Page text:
The overwhelmingly important question for MLB entering 2009 was how deeply they would be impacted by the recession. One year later and everybody associated with MLB must be content with the results. League wide attendance declined approximately 6.5%, in line with Commissioner Seligâ€™s pre season forecast. Both the Yankees and Mets opened new parks with significantly reduced capacities, contributing to the decline. More notable might be that 22 of 30 franchises reported diminished attendance over 2008. Late in the calendar year there were indications that the overall health of the industry is strong. MLB President & COO Bob DuPuy and Commissioner Selig publicly stated that league wide revenues were virtually unchanged from 2008 (approx $6.5 billion) Fitch Ratings issued a very positive report on the state of MLB and soon thereafter it was reported that the league was close to successfully negotiating a new â€ścredit facilityâ€ť (aka loan pool) after failing to do so at the same point in the 2008 calendar. (That may say more about the credit markets than MLB but nonetheless the lenders see the industry as stable) TV ratings in 2009 were a mixed bag. Fox and ESPN drew smaller regular season audiences while TBSâ€™s ratings were stable. A lacklustre (absence of playoff races) regular season contributed to the decline in national ratings. RSN ratings for MLB were interpreted as solid, although being tied directly to team performance, they are more difficult to assess on a league wide basis. While it is true that TV audiences for all sports are up drastically, in large part due to the recession, the 2009 MLB postseason still has to judged a huge hit. Audience numbers were driven by many thrilling games played by franchises located in large media markets. The postseason reasserted that the New York Yankees are one of the countryâ€™s most powerful brands and that NYC is the baseball capital of the world. MLB Network launched January 1 in a record 50 million households and received widespread praise for their programming. MLB.com continued to be the gold standard for league websites. Their â€śout of marketâ€ť MLB.TV package remains enormously successful and they added a very popular iPhone app, â€śAt Batâ€ť, to their offerings this year.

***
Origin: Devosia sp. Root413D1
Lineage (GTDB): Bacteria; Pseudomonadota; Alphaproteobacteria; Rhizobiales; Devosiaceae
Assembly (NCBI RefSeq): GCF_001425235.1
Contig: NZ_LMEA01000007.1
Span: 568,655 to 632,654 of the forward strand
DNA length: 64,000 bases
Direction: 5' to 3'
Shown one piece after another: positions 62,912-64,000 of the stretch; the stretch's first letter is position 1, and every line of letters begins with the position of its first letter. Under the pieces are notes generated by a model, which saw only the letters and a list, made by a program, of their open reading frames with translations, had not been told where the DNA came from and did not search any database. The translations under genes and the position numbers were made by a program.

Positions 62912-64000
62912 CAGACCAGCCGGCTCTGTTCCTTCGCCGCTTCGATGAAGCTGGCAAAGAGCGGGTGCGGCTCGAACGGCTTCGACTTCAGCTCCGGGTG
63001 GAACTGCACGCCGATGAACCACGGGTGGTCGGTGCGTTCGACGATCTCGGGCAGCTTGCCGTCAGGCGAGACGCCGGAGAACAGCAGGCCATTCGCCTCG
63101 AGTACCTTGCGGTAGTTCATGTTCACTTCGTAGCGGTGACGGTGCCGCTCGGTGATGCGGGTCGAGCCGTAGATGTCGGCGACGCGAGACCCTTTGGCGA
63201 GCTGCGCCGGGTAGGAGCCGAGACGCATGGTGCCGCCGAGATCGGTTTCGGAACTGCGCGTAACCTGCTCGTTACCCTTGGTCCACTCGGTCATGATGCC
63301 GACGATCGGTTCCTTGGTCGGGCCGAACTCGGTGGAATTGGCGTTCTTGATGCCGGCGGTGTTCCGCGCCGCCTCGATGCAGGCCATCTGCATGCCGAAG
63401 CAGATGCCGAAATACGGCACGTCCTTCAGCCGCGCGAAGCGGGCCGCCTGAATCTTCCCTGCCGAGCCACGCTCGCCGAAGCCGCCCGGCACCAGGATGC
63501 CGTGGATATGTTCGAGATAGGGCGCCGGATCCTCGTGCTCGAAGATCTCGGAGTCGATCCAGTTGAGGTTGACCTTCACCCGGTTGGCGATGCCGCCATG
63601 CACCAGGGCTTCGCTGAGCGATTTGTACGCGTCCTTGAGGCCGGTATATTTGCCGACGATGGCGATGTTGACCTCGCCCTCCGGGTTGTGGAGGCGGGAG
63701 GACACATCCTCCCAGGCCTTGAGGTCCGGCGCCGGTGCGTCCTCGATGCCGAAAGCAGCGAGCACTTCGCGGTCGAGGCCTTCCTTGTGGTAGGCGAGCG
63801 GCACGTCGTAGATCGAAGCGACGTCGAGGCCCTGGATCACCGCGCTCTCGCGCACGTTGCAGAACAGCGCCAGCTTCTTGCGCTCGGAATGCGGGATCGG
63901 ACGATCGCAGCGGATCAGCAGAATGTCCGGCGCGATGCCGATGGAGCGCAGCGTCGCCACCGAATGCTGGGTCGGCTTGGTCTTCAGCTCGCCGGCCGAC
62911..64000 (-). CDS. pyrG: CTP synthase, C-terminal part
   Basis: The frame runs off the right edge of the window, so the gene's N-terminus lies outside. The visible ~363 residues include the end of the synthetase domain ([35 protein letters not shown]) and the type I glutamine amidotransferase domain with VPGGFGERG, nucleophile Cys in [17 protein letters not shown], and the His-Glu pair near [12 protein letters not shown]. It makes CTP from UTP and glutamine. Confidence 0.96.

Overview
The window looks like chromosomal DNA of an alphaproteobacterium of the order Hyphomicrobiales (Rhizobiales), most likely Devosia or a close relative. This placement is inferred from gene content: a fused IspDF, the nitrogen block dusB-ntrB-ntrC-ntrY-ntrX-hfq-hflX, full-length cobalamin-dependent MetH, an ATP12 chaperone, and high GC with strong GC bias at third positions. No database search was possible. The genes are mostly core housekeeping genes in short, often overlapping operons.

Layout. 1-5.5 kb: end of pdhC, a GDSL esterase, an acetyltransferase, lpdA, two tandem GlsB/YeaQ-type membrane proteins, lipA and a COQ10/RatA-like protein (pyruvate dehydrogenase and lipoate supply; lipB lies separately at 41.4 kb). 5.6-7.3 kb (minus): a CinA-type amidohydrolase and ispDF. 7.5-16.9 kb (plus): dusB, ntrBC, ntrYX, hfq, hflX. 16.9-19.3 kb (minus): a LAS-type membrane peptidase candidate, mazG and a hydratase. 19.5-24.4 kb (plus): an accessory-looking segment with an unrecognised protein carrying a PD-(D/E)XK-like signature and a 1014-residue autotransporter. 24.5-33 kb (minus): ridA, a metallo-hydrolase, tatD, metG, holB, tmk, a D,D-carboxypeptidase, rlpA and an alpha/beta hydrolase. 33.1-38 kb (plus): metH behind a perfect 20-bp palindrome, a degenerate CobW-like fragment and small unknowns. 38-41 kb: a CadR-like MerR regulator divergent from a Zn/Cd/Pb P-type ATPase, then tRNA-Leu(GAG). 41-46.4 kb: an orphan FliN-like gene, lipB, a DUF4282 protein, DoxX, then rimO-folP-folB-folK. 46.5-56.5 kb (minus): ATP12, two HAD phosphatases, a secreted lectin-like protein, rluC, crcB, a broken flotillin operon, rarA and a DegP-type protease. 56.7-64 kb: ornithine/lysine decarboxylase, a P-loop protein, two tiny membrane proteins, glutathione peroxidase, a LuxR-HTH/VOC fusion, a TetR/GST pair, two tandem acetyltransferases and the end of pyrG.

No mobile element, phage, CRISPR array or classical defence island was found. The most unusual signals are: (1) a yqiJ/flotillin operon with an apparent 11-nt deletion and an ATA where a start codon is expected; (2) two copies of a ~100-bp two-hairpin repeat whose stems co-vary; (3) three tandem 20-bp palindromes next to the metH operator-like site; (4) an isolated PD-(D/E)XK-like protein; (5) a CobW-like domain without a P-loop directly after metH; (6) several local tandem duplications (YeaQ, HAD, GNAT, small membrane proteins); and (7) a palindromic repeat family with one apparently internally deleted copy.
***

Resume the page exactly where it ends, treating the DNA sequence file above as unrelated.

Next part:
For a more detailed analysis of seven issues during 2009 on the business side of MLB, such as player compensation, competitive imbalance, MLB Network, and more, select Read More
1. PLAYER COMPENSATION
2009 saw a lot of grumbling around this subject. MLB players are earning a lower percentage of league revenues than earlier this decade. As recently as 2003 the percentage of industry revenues being paid to players was in the low 60â€™s range, while in recent years that figure has dropped to the low 50â€™s range. These estimates are the subject of much debate and interpretation. MLB argues that when player development costs are included, the figure rises to the high 50â€™s. At the same time, veteran players are meeting diminished demand for their services in the free agent market (shorter contracts, less money and more minor league deals). Â Some high profile veterans openly complained this year about the escalating signing bonuses being awarded â€śunprovenâ€ť rookies, arguing that less money for draftees would equate to more dollars for veterans. (Again, there is much debate around that notion). Many believe that veteran players will never again be valued as highly as they were. Those same people argue that the use of â€śobjective analysisâ€ť in evaluating talent in MLB has led to a permanent devaluation of veteran players. Some also believe that the ability of veteran players to maintain their level of performance during the latter stages of their careers is diminished in the â€śpost steroidâ€ť era. There is speculation that veteran unrest over declining compensation could even lead to the MLBPA abandoning their steadfast philosophical opposition to a â€śsalary capâ€ť.
2. COMPETITIVE IMBALANCE
Again, much grumbling around this subject in 2009. Many fans believe (rightly or wrongly) that the Yankees bought the 2009 World Series championship (the Yankees 09 payroll was less than their 08 payroll). The teams that did qualify for the 2009 post season were, for the most part, â€ślarge revenueâ€ť franchises. Only a year earlier, the participation of the Tampa Bay Rays in the World Series combined with the participation of the Milwaukee Brewers in the playoffs, had MLB trumpeting their leagueâ€™s unrivalled â€ścompetitive balanceâ€ť. A Seton Hall Sports Poll conducted during the World Series concluded that there is a widespread perception amongst fans that â€ślarge marketâ€ť franchises have a competitive advantage over â€śsmall marketâ€ť franchises. Pirates President Frank Coonelly, Brewers owner Mark Attanasio and Astros owner Drayton McLane all publicly expressed support this year for increased revenue sharing. MLB no longer releases the team by team breakdown of revenue sharing payments but Bud Selig told Bob Costas that $440 - $450 million will be redistributed this year. In a seemingly odd pairing of allies, Red Sox owner John Henry and player agent Scott Boras both (at separate times) expressed dissatisfaction with how revenue sharing â€śpayeesâ€ť were investing (or not) their receipts. Newly appointed MLBPA Executive Director Michael Weiner also made public comments surrounding the misuse of revenue sharing receipts. This issue is certainly not new to MLB but it is consistently one of the most debated and contentious.